Coronavirus: Why don't people get sick despite being infected?

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Even as others were dying of COVID-19, Rick Wright made phone calls to his business clients. He lifted weights, did pushups and glided on an elliptical trainer. Late at night, he took his dog on long walks.

"I never felt sick. Not a cough, wheezing, headache. Absolutely nothing," said 63-year-old Wright of Redwood City, despite testing positive for the —40 days, straight—after being exposed aboard the Diamond Princess cruise last February.

Seven months into a pandemic that has killed more than 667,000 people globally, scientists are searching for clues into why infected people like Wright feel just fine.

Understanding the mystery of their protection may help suggest targets for vaccines and treatment. These cases also underscore the importance of masks and expanded testing, because asymptomatic people may unwittingly transmit infection to others.

The COVID-19 virus seems unprecedented in its spectrum of severity, from innocuous to lethal, said Dr. Anthony Fauci, director of the National Institutes of Allergy and Infectious Disease.

"Usually a virus that is good enough to kill you would make almost everybody at least a little bit sick," he said, at this month's first global COVID-19 Conference.

The nature of the pathogen itself does not seem to explain the person-to-person variability. Among families in the same household, infected by the same virus, people may get profoundly ill—or escape unscathed.

Nor does it seem to matter how much virus is circulating in the body.

Rather, emerging evidence suggests that a person's immune response, largely influenced by genetics, is what helps determine the severity of illness, say infectious disease experts.

To capture our defenses in action, scientists with a UC San Francisco project are driving their van—outfitted with an exam table and a phlebotomy chair—to the homes of newly infected people, collecting samples of mucus, blood, urine and stool. They measure how the body responds as the virus gains a foothold.

"We're able to look under the hood of what's happening to the immune response," said Dr. Sulggi Lee, a UCSF assistant professor of medicine and principal investigator of the CHIRP (COVID-19 Host Immune Response Pathogenesis) study. They've tested 17 people so far, but are aiming to recruit 60.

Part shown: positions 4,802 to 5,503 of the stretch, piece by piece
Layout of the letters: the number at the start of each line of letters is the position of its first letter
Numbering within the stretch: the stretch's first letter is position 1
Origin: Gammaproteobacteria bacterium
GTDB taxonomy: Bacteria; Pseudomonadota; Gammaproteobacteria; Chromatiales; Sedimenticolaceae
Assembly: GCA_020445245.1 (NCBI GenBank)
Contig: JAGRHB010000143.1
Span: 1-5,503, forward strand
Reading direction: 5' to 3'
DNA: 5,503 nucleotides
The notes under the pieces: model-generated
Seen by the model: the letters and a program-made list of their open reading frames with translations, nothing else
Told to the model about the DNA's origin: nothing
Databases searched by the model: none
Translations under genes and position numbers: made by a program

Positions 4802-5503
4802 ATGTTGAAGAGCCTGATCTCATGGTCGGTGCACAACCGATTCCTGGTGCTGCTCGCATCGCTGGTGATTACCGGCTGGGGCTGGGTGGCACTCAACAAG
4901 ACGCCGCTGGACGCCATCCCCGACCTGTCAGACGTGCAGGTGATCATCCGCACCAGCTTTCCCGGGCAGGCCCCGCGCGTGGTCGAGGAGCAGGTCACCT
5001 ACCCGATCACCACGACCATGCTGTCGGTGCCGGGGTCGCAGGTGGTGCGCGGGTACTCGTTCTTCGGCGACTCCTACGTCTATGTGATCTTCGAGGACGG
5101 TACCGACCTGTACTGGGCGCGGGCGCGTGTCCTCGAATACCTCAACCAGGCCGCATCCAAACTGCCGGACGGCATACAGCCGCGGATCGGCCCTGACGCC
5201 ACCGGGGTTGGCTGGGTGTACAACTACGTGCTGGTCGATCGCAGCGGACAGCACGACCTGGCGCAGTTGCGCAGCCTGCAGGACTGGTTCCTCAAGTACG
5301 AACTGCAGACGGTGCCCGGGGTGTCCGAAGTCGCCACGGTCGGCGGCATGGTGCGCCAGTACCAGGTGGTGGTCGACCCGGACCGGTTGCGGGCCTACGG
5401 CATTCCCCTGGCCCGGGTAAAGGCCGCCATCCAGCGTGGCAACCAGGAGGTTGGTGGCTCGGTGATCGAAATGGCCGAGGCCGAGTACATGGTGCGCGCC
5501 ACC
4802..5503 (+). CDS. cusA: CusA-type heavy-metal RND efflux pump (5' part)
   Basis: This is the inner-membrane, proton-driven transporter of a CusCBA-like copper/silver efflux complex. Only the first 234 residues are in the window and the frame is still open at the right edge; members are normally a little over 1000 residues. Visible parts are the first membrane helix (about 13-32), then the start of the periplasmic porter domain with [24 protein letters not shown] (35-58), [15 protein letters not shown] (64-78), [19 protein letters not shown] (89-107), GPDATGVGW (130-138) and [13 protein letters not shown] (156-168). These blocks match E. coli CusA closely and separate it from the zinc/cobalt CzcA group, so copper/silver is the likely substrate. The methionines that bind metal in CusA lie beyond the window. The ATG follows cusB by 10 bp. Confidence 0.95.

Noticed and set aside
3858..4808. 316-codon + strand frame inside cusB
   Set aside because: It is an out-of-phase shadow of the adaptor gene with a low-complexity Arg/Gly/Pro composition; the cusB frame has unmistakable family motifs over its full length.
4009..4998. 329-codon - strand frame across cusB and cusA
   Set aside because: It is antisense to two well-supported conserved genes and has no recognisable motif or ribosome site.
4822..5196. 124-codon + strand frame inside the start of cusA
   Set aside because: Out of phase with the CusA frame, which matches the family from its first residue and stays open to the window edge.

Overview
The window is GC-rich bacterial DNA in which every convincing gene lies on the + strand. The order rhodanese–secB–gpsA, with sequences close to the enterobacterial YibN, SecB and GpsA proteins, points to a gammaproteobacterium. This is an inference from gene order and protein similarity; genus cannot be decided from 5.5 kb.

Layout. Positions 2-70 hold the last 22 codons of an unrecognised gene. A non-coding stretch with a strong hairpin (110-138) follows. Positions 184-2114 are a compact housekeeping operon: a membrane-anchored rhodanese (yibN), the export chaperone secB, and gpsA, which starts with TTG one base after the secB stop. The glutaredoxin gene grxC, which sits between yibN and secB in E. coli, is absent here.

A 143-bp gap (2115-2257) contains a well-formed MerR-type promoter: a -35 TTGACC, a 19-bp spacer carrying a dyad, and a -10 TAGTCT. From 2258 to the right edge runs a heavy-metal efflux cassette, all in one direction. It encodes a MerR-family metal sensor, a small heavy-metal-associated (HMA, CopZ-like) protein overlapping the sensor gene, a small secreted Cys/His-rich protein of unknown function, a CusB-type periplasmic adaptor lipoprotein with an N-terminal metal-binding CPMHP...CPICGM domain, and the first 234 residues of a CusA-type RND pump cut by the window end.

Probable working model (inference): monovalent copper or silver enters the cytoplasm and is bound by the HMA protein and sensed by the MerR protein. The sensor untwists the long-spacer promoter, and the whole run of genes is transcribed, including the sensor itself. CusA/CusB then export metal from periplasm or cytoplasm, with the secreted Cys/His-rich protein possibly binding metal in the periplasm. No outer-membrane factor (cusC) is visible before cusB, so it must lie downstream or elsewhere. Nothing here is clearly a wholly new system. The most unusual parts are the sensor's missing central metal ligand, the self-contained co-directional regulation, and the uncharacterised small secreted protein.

Estimates of the proportion of true asymptomatic cases—people who are infected and never develop symptoms as compared to people who are infected and later fall ill—have ranged from 40% to 45%, said UCSF epidemiologist Dr. George Rutherford. Those cases are challenging to identify because people feel healthy, so don't get tested.

But the number could be far higher. During a recent testing blitz in San Francisco's Mission District, where nearly 3,000 people were invited to get swabbed, sick or not, UCSF's Dr. Carina Marquez and her team were startled to discover that 53% of people who tested positive had no fevers or coughs, muscle aches or severe fatigue. They breathed normally. They had a perfect sense of smell and taste.

Public health experts don't know exactly how much spread is caused by asymptomatic people. But they suspect that it is a major driver of the pandemic.

To be sure, these infected people are not coughing and sneezing, symptoms which spread a lot of virus. But they are talking, and even singing. And while stay home in bed, well people are out and about.

This week, a massive study of 32,480 staff and residents of Massachusetts elder care facilities found strikingly similar levels of virus in patients with—or without—symptoms.

Periodic testing of long-term residents, as well as routine testing and masking of staff, is needed to help reduce transmission, UCSF's Dr. Monica Gandhi and her team wrote in the New England Journal of Medicine.

"Asymptomatic transmission of SARS-CoV-2 is the Achilles' heel of COVID-19 pandemic control," they concluded.

It's well established that a person's age and pre-existing medical conditions can make them more vulnerable to severe disease. People over the age of 65 or those with cardiovascular disease, diabetes and a history of smoking or obesity die at far higher numbers than younger and healthier people.

But the conditions that help infected people stay well are more elusive.

"It is still very early days, and there is little knowledge about immune responses in asymptomatic patients," said Dr. Bali Pulendran, professor of pathology and of microbiology and immunology at Stanford University.

There are reports that suggest that the antibody response to the virus in asymptomatic individuals is weaker than in people with severe symptoms. That is contrary to earlier assumptions that healthier people make more antibodies to fight off the disease.

Perhaps other parts of the immune system—such as T cells, and myeloid cells—are kicking in quickly, holding the virus in check, said UCSF's Lee.

What would make this early response so vigorous?

It's possible the person has been exposed to other types of coronaviruses in the past, so they have so-called 'cross reactivity.' Because their T cells recognize the related COVID-19 virus, they are primed to fend it off, said Lee. This could help explain the reduced illness in children and residents of sub-Saharan Africa, with greater exposure to many viruses.

It's also likely that genetics plays a role in the early . Scientists are specifically interested in genes on human Chromosome 3, and whether mutations may predispose or protect someone from severe disease progression.

"What is unique about these people?" asked Lee. "We have to understand the whole range of what is happening."

"The key," she said, "is to figure out how people are naturally able to handle the virus so well."


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